1. Engineering support activities for the Apollo 17 Surface Electrical Properties Experiment.

    Science.gov (United States)

    Cubley, H. D.

    1972-01-01

    Description of the engineering support activities which were required to ensure fulfillment of objectives specified for the Apollo 17 SEP (Surface Electrical Properties) Experiment. Attention is given to procedural steps involving verification of hardware acceptability to the astronauts, computer simulation of the experiment hardware, field trials, receiver antenna pattern measurements, and the qualification test program.

  2. Testing gravity with Lunar Laser Ranging: An update on the APOLLO experiment

    Science.gov (United States)

    Battat, James; Colmenares, Nick; Davis, Rodney; Ruixue, Louisa Huang; Murphy, Thomas W., Jr.; Apollo Collaboration

    2017-01-01

    The mystery of dark energy and the incompatibility of quantum mechanics and General Relativity indicate the need for precision experimental probes of gravitational physics. The Earth-Moon-Sun system is a fertile laboratory for such tests. The Apache Point Observatory Lunar Laser-ranging Operation (APOLLO) makes optical range measurements to retro-reflectors on the Moon with one millimeter precision. These measurements of the lunar orbit enable incisive constraints on gravitational phenomena such as the Strong Equivalence Principle and dG / dt (among others). Until now, the APOLLO team had not been able to assess the accuracy of our data, in large part because known limitations to lunar range models ensure data-model residuals at the centimeter scale. To directly measure the APOLLO system timing accuracy, we have built an Absolute timing Calibration System (ACS) that delivers photons to our detector at known, stable time intervals using a pulsed fiber laser locked to a cesium frequency standard. This scheme provides real-time calibration of the APOLLO system timing, synchronous with the range measurements. We installed the calibration system in August, 2016. In this talk, we will describe the ACS design, and present present preliminary results from the ACS calibration campaign. We acknowledge the support of both NSF and NASA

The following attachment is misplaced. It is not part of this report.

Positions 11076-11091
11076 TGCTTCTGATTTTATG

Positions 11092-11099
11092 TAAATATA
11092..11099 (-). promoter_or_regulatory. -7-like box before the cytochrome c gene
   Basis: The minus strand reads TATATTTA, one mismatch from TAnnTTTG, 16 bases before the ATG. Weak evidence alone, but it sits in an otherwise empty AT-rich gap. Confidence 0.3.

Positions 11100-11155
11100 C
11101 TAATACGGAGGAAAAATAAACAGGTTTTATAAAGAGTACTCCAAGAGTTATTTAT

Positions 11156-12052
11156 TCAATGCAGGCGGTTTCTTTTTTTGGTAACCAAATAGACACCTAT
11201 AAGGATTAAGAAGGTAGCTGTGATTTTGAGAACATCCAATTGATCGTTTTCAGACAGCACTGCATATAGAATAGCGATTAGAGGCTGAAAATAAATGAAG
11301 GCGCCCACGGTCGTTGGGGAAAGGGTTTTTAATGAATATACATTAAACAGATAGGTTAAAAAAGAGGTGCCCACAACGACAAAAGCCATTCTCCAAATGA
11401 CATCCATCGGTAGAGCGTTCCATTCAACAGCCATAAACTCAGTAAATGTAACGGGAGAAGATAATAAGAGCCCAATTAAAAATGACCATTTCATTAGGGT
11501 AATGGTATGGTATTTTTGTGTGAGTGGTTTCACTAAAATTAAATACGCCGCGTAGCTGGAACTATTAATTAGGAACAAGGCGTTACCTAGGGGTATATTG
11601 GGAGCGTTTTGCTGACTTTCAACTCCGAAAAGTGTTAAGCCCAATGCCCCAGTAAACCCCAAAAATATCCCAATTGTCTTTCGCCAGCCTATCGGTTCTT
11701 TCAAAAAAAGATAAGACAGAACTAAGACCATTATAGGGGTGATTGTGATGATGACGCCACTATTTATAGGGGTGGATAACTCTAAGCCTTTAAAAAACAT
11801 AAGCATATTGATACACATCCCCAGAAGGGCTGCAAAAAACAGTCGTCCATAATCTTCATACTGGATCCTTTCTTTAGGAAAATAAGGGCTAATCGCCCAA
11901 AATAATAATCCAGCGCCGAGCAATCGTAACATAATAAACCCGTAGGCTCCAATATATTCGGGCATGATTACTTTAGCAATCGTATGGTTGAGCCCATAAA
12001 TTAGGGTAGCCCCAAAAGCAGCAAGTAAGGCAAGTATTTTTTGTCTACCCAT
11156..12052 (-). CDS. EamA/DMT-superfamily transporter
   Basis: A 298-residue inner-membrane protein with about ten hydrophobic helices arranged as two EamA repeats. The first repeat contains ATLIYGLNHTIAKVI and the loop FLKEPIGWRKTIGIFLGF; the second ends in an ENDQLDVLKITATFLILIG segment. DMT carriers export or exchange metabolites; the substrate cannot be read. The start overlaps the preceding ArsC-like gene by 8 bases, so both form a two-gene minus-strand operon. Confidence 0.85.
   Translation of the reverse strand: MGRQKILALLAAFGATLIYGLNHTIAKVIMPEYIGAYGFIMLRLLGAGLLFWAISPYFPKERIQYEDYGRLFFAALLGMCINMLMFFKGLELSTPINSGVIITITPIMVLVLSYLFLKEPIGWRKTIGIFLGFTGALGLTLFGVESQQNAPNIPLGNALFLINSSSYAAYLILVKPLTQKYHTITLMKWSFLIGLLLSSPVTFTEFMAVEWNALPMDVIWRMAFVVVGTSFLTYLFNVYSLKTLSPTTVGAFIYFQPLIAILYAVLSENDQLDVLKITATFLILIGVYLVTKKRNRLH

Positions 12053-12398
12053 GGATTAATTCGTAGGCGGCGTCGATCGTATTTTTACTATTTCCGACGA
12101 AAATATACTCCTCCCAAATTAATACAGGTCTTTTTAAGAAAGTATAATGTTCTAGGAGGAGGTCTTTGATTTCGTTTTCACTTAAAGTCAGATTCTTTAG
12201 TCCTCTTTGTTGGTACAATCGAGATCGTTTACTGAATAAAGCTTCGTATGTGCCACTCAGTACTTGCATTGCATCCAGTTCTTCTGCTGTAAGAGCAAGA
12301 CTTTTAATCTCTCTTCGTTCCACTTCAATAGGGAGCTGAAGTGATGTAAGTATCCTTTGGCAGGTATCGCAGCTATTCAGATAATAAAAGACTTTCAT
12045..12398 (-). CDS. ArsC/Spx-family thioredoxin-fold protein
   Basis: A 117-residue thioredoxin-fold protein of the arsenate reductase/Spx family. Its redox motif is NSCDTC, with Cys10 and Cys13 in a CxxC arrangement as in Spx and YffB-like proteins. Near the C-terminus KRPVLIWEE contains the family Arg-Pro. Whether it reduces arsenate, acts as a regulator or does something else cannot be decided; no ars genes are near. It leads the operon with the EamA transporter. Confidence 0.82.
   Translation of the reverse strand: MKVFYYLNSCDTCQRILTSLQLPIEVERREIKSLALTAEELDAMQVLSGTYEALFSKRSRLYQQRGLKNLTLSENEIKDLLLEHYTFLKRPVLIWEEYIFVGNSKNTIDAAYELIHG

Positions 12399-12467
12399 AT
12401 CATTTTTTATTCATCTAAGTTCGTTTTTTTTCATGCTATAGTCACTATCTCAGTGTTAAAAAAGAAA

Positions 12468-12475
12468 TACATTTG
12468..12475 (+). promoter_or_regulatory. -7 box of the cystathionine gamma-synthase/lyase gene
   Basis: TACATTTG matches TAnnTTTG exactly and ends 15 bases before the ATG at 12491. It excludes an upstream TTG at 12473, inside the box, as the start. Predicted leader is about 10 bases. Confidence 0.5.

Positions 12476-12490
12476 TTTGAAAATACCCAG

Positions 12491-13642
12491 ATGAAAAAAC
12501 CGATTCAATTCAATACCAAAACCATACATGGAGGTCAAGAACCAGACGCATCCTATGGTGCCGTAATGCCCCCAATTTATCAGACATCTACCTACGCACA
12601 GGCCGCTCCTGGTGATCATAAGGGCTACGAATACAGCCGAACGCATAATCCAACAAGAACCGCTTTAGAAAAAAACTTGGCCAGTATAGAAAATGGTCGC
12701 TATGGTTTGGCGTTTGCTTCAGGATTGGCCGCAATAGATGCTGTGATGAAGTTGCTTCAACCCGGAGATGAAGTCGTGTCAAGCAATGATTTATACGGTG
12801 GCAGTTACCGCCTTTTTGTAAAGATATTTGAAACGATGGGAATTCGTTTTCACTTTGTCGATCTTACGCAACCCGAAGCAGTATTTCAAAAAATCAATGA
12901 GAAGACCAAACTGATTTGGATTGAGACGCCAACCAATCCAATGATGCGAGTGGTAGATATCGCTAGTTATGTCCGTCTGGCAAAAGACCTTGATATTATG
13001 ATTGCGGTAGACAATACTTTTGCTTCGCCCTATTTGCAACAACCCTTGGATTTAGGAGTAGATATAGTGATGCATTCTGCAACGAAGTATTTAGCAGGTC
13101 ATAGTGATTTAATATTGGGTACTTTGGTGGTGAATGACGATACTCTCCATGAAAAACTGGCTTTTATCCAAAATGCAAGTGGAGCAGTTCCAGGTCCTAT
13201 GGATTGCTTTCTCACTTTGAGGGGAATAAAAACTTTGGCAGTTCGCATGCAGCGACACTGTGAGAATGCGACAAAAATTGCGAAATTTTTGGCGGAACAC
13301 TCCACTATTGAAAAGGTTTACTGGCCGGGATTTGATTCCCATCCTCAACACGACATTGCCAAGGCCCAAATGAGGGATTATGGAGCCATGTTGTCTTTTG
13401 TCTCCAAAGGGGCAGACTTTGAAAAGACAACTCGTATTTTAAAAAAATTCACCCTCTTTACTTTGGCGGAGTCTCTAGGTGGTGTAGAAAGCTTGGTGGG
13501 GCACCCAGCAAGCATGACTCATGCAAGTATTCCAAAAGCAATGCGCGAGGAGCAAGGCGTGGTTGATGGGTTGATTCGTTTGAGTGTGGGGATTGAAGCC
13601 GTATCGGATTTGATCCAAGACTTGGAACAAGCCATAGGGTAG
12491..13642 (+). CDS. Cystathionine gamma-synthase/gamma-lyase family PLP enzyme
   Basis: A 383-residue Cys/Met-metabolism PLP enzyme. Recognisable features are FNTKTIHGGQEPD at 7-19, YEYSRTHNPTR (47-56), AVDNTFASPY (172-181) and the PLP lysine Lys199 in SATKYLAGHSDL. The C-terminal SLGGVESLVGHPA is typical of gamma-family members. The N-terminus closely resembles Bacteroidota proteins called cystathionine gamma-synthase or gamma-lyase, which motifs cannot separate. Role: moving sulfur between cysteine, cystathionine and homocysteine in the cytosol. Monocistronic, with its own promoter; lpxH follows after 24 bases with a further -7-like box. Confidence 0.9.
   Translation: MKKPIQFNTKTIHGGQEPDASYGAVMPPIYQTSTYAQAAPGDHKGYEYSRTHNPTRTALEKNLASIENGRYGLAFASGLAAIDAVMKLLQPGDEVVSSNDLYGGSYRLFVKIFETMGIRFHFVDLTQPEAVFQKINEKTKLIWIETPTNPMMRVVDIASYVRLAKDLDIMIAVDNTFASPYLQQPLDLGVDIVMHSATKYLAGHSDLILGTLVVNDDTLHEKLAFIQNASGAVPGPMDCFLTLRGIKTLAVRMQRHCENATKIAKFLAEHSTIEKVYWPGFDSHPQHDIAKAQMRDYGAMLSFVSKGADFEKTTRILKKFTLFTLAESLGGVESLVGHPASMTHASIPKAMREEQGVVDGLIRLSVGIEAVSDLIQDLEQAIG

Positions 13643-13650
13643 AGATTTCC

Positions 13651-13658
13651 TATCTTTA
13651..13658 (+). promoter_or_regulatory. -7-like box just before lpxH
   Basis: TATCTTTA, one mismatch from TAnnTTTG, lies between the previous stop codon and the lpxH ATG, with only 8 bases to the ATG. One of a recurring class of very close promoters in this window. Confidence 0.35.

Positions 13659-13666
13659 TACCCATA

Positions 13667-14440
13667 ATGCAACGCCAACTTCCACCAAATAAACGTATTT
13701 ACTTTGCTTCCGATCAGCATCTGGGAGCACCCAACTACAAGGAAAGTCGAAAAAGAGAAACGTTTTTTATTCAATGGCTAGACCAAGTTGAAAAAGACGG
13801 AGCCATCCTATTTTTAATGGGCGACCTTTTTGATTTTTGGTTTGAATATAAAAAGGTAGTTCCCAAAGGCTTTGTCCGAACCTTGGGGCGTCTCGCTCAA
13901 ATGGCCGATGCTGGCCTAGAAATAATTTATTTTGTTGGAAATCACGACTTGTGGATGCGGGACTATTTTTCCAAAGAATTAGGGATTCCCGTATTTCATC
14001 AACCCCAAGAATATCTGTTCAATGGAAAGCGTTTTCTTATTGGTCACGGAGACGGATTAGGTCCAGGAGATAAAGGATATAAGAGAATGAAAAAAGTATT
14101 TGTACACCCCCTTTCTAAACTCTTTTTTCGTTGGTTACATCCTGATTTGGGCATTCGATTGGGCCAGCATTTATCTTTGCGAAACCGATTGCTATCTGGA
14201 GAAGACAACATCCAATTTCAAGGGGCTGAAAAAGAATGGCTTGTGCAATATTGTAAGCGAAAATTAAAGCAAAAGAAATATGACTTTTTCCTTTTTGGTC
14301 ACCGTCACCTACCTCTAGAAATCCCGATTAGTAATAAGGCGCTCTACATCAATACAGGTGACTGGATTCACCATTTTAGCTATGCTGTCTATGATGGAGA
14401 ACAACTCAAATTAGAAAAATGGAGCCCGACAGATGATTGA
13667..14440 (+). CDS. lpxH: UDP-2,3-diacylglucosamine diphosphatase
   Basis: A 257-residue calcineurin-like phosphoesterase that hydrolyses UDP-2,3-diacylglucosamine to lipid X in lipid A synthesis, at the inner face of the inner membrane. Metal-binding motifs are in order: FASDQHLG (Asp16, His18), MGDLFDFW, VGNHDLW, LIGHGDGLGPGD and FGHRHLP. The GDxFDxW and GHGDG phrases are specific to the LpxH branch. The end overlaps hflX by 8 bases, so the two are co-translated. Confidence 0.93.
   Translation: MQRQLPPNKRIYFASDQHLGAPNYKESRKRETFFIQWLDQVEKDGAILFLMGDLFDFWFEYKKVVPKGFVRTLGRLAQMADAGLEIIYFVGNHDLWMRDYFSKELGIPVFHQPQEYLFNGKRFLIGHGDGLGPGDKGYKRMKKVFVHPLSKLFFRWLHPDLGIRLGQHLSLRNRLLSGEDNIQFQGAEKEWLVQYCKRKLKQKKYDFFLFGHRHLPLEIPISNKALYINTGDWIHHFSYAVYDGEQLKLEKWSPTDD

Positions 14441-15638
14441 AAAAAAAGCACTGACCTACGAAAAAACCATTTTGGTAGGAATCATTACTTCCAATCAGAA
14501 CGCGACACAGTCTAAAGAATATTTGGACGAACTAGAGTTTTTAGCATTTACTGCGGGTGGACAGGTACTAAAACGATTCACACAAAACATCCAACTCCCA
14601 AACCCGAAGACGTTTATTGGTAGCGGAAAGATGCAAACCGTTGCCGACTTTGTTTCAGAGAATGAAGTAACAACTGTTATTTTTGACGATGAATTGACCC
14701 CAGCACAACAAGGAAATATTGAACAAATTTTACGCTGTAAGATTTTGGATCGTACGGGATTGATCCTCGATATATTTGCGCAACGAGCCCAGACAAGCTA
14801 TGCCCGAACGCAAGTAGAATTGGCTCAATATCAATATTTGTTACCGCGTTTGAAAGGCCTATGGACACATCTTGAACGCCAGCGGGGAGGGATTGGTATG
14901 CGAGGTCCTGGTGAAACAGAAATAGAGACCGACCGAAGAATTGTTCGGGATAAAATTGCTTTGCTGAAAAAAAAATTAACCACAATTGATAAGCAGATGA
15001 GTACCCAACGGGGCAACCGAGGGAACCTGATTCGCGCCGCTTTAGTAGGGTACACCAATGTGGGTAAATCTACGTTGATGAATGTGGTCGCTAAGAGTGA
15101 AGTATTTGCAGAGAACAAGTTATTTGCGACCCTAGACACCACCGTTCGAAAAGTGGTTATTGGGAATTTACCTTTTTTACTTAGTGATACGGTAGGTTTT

3. APOLLO: A new push in solar-system tests of gravity

    Science.gov (United States)

    Murphy, T. W.; Adelberger, E. G.; Battat, J. B. R.; Hoyle, C. D.; McMillan, R. J.; Michelsen, E. L.; Stubbs, C. W.; Swanson, H. E.

    2010-01-01

    Lunar laser ranging (LLR) has long provided many of our best measurements on the fundamental nature of gravity, including the strong equivalence principle, time -rate-of-change of the gravitational constant, the inverse square law, geodetic precession, and gravitomagnetism. This paper serves as a brief overview of APOLLO: a recently operational LLR experiment capable of millimeter-level range precision.

  4. Normal point generation and first photon bias correction in APOLLO lunar laser ranging

    Science.gov (United States)

    Michelsen, Eric Leonard

    2010-11-01

    The APOLLO Lunar Laser Ranging (LLR) system studies gravity by tracing out the orbit of the moon to ~1 mm, over many years. LLR in general provides extensive tests of many aspects of gravity, including deviations from General Relativity (GR), and time rate-of-change of the gravitational constant, G. APOLLO's precision is approximately 10x better than previous LLR measurements, enabling about an order of magnitude improvement in tests of gravity over the coming years. APOLLO requires complex data reduction methods to extract the distance so precisely. There are currently three choices for determining the round-trip-time to the moon from the data: the correlation method, the Augmented Calculation method, and the PDF-fit method. The results here suggest the PDF-fit method as preferable, for minimum random uncertainty over the full operating range of conditions, and stable systematic error below ~1 mm. As a second topic, the APOLLO system includes a systematic error called "First Photon Bias," which causes time measurements to be skewed early. An algorithm is presented and simulated, showing that it is inherently capable of achieving < 1 mm systematic error under normal operating conditions. However, the final algorithm requires a correction table calibrated from a more accurate model of shot-to-shot intensity fluctuations. Such a table could be the subject of future investigations.

  5. Sagan numbers

    OpenAIRE

    Mendonça, J. Ricardo G.

    2012-01-01

    We define a new class of numbers based on the first occurrence of certain patterns of zeros and ones in the expansion of irracional numbers in a given basis and call them Sagan numbers, since they were first mentioned, in a special case, by the North-american astronomer Carl E. Sagan in his science-fiction novel "Contact." Sagan numbers hold connections with a wealth of mathematical ideas. We describe some properties of the newly defined numbers and indicate directions for further amusement.